And again, that doesn't change our responsibility as human beings. Of course it, in many way, the responsibility to our fellow human beings is more urgent than ever, but it creates a kind of capacity. There's room to actually look at human beings in a more optimistic, less kind of narrow fashion because you recognize that there can be genuine repentance. There can be a genuine turning. But yeah, I guess in a secular kind of arena, where we sort of view ourselves as religiously maybe amorphous, or religiously neutral, or, in some cases, not religious at all, it's hard for me at least, Nathan, and maybe I'm painting with too broad a brush here, but it's hard for me at least to see what even genuine forgiveness would look like in that kind of a context.
If you've done something that is inexcusable, and, again, human beings do things that are inexcusable all the time, but if you've done it, you're in a public kind of role, everybody knows, you've been exposed, and we're in this secular kind of space. We've kind of bracketed, explicitly, religious questions, especially Christianity. So, in that setting, I don't know what ... Can you picture what genuine repentance or forgiveness would look like there?
Nathan Rittenhouse: Yeah. Well-
Cameron McAllister: I mean, I don't think of a picture.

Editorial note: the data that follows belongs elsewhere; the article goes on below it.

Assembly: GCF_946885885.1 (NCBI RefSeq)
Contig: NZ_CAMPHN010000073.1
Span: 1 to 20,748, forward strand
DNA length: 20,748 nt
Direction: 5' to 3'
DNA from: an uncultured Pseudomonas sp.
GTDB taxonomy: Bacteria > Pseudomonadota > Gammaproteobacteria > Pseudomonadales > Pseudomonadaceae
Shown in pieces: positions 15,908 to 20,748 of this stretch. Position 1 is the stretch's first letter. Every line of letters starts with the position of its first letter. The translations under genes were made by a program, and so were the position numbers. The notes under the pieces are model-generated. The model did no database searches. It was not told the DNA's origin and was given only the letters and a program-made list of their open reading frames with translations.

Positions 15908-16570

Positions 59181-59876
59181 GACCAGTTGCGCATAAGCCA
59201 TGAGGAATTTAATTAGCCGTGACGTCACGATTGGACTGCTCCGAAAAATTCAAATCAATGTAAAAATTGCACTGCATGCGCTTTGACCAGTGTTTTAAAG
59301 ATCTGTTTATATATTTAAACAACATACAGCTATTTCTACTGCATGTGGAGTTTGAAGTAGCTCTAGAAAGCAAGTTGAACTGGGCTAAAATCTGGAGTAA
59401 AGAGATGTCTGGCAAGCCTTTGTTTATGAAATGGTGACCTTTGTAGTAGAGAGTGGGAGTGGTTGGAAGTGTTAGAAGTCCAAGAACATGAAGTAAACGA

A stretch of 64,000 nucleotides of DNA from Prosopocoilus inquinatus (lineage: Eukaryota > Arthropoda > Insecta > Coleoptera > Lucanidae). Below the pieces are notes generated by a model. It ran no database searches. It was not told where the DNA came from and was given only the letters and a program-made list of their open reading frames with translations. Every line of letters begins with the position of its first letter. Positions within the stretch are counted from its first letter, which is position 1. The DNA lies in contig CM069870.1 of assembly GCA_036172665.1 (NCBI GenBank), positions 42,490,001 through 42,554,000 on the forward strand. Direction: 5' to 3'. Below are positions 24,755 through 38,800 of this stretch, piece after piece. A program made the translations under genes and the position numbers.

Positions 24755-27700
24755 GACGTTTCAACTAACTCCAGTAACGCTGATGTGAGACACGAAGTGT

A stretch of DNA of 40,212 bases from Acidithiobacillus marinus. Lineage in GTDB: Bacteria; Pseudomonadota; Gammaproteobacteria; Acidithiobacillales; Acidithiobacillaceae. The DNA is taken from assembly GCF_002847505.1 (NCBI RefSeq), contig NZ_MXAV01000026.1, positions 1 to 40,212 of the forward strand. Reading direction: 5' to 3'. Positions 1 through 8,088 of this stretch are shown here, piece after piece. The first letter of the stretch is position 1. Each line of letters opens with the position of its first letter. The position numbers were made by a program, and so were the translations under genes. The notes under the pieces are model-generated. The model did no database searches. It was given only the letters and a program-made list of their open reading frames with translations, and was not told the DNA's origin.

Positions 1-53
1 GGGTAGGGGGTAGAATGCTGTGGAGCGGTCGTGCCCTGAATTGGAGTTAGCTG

Nathan Rittenhouse: Right, yeah. This like, right ... What's the most recent news story that you saw that really modeled that well? And go.
Cameron McAllister: Yeah, right. Exactly.
Nathan Rittenhouse: Most of us will probably ... The wheels are spinning for awhile. I do want to throw a little caveat in here of that idea of death and rebirth and transformation of character and all of that as beautiful and rich and true. And then I think that's what makes the challenge of hypocrisy within the church that much more difficult and brutal. And so for people who are listening who want a treatment of that, Cameron's other podcast, Vital Signs, has a good series on hypocrisy. And so we won't go down that important rabbit trail here, but just to know that we're aware of that category. You asked, so what does this look like then? My biggest fear actually is ... Well it's a thought along this line of we talk about being in a post-truth culture, and I wonder if that isn't a byproduct of a post forgiveness culture?
Cameron McAllister: Oh, interesting.